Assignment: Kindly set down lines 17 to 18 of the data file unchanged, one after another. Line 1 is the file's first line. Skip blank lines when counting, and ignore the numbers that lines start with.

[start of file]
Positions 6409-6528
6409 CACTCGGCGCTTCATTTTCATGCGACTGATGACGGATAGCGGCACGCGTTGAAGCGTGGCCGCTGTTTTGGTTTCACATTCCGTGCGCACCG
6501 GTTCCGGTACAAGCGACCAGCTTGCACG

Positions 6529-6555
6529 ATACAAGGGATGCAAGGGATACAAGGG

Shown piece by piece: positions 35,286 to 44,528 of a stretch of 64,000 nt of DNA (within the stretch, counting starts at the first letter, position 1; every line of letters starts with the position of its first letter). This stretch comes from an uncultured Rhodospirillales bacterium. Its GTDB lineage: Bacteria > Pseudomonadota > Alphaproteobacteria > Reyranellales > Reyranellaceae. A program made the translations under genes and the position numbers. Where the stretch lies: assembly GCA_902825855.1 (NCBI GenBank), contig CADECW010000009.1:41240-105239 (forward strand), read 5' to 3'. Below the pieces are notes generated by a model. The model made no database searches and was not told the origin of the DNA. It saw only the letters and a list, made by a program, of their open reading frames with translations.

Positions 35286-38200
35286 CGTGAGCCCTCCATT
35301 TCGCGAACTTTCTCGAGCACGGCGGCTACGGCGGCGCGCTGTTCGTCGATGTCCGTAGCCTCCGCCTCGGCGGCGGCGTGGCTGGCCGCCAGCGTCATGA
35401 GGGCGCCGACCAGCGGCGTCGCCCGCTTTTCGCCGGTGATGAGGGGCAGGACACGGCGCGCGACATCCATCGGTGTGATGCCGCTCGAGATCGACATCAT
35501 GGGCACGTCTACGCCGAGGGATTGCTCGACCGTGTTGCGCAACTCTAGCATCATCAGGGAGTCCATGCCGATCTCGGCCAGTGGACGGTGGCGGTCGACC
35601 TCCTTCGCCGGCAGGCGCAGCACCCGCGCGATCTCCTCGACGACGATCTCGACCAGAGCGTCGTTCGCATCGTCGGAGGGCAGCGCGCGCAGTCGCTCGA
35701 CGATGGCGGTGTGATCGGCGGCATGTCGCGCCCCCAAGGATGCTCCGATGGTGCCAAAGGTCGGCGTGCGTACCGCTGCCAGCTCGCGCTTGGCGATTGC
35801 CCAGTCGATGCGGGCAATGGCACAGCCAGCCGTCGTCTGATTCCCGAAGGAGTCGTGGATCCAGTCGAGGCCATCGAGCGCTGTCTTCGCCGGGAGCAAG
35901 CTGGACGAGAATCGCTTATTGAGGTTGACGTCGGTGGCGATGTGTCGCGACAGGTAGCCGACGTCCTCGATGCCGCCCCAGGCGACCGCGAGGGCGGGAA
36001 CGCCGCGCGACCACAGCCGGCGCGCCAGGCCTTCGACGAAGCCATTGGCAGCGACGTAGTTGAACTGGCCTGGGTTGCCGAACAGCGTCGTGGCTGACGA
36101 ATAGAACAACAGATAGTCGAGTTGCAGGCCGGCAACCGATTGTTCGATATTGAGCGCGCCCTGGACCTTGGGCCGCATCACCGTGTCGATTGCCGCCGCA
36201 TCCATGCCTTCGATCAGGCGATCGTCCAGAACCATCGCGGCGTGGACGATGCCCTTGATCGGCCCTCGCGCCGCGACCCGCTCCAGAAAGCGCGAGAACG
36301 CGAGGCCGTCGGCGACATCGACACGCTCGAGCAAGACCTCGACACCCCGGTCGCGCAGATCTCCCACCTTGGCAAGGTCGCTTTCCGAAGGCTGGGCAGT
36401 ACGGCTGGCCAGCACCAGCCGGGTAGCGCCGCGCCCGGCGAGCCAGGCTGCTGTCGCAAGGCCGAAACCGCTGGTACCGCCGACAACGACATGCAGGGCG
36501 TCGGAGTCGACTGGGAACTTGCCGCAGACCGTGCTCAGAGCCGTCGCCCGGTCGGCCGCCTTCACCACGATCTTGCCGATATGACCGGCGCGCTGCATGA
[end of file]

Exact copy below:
36101 ATAGAACAACAGATAGTCGAGTTGCAGGCCGGCAACCGATTGTTCGATATTGAGCGCGCCCTGGACCTTGGGCCGCATCACCGTGTCGATTGCCGCCGCA
36201 TCCATGCCTTCGATCAGGCGATCGTCCAGAACCATCGCGGCGTGGACGATGCCCTTGATCGGCCCTCGCGCCGCGACCCGCTCCAGAAAGCGCGAGAACG